Indeed, Alex Sachs, a spokesperson for the U.S. Department of Housing and Urban Development in Washington, D.C., says that nothing in HUD law or federal law in general prohibits housing authorities from looking into criminal backgrounds and using them as criteria for employment.

Any Housing Authority policy changes, however, will take time to formulate and implement. In the meantime, residents of the housing projects who have for years been besieged by crime, violence, and drug dealing might be shocked to learn of some of the neighborhood criminals who have drawn paychecks from the agency.

The 12 felons identified by SF Weekly are not minor miscreants. Most have major and repeated convictions and several are considered by police to be career criminals.

They include Aaron J. Johnson, a convicted cocaine dealer and one-time top lieutenant in the Beasley-Tatum drug gang who now makes an hourly wage that could add up to an annual salary of $61,048 as a painting foreman. Johnson, according to a police source, is one target of the ongoing federal investigation into drug dealing in the projects.

Then there's Robert Newt, who's served prison time for selling drugs, and who until March was a painter making a potential $53,019 a year. Just last Tuesday, Newt was sentenced to two years' probation in yet another drug case, and he has been identified as a target of the federal probe.

There's also Charles L. Tatum Jr., sentenced last Wednesday to 20 years in federal prison for dealing cocaine. He had been on the Housing Authority payroll until last November, and was arrested with 13 kilos of coke while he was supposed to be at work.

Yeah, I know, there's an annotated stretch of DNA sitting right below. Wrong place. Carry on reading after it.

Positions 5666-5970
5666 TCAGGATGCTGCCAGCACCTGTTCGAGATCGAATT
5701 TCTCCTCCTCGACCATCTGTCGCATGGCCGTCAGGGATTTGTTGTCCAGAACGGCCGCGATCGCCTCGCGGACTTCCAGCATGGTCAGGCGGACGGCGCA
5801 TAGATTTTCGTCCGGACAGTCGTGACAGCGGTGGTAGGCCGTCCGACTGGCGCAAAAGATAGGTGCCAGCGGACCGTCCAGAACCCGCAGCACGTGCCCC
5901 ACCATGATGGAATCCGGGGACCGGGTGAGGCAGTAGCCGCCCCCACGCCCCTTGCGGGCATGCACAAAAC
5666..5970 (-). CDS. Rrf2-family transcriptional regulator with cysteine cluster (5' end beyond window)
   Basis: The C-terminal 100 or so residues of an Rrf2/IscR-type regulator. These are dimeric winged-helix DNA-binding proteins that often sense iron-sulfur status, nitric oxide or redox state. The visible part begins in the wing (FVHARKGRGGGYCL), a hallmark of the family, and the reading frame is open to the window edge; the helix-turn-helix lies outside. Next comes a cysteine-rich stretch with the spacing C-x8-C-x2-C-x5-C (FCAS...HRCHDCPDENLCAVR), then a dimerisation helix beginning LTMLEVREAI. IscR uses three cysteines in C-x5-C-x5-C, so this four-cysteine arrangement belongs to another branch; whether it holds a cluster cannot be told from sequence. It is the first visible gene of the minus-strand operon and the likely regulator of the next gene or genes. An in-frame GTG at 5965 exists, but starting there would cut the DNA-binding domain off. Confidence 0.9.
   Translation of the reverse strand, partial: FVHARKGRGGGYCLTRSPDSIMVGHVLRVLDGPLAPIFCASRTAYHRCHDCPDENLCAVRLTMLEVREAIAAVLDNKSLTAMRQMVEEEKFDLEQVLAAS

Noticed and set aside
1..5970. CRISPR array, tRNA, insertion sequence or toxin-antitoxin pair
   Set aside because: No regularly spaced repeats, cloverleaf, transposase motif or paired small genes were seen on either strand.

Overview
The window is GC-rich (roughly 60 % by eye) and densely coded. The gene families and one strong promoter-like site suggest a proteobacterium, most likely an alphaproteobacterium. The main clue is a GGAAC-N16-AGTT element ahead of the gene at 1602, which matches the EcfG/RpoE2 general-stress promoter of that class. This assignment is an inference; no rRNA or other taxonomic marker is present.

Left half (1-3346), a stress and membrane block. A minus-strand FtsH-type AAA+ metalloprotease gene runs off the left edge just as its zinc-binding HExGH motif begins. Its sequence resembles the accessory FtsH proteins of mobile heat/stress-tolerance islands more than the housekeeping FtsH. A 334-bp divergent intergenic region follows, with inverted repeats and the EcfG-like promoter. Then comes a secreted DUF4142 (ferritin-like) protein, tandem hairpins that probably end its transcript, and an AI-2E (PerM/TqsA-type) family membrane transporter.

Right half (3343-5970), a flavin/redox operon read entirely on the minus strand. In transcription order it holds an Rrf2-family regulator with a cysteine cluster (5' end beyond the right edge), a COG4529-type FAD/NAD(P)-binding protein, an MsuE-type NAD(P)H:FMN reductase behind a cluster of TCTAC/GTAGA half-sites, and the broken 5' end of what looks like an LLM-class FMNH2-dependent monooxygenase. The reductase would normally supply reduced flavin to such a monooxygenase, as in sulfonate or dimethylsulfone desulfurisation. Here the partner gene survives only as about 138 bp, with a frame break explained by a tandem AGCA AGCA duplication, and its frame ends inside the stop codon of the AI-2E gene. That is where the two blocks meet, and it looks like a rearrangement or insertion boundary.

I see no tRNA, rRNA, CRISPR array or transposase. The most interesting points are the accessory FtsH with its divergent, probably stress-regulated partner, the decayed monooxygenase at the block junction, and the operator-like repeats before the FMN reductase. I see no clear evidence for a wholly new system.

The list of other crimes committed by current and former Housing Authority workers runs the gamut of the state's penal code. Collectively, these once or present employees have been caught with massive quantities of drugs and cash, shot their enemies, beaten up their girlfriends, tried to run over police officers, been caught with guns and bombs, and committed a host of other offenses.

During its investigation of Housing Authority employees, SF Weekly spent three months sifting through hundreds of criminal case files in San Francisco, San Mateo, and Alameda counties, comparing court records with a Housing Authority payroll list.

Sonenshine and other sources ultimately confirmed that each of the 12 criminals SF Weekly identified is or has been a Housing Authority employee. There are several dozen additional Housing Authority employees who may have substantive criminal histories. SF Weekly has not yet been able to ensure that the known criminals are one and the same as the Housing Authority employees with identical names.

But the dozen uncovered so far are an impressive lot.

Aaron J. Johnson didn't look on paper to be a hard-core criminal when he was arrested in 1990 with two other co-defendants in a cocaine conspiracy case. He had only one previous conviction, in 1984, for possession with intent to sell marijuana. But according to the United States Attorney's Office, Johnson, then 28, was a deadly felon and a "lieutenant" in a cocaine distribution ring run by James Beasley Jr., a notorious figure in the crack trade in the 1980s. Court papers show that Johnson bought guns and laser sights for the gang and that the guns were used in deadly assaults. As such, Johnson was the gang's enforcer, prosecutors claimed. Johnson was so dangerous he was refused pretrial release, even though his two co-defendants, Clifton Donnie Robinson and Ernie Stansberry, were released on bail.

About The Author

George Cothran

About The Author

David Pasztor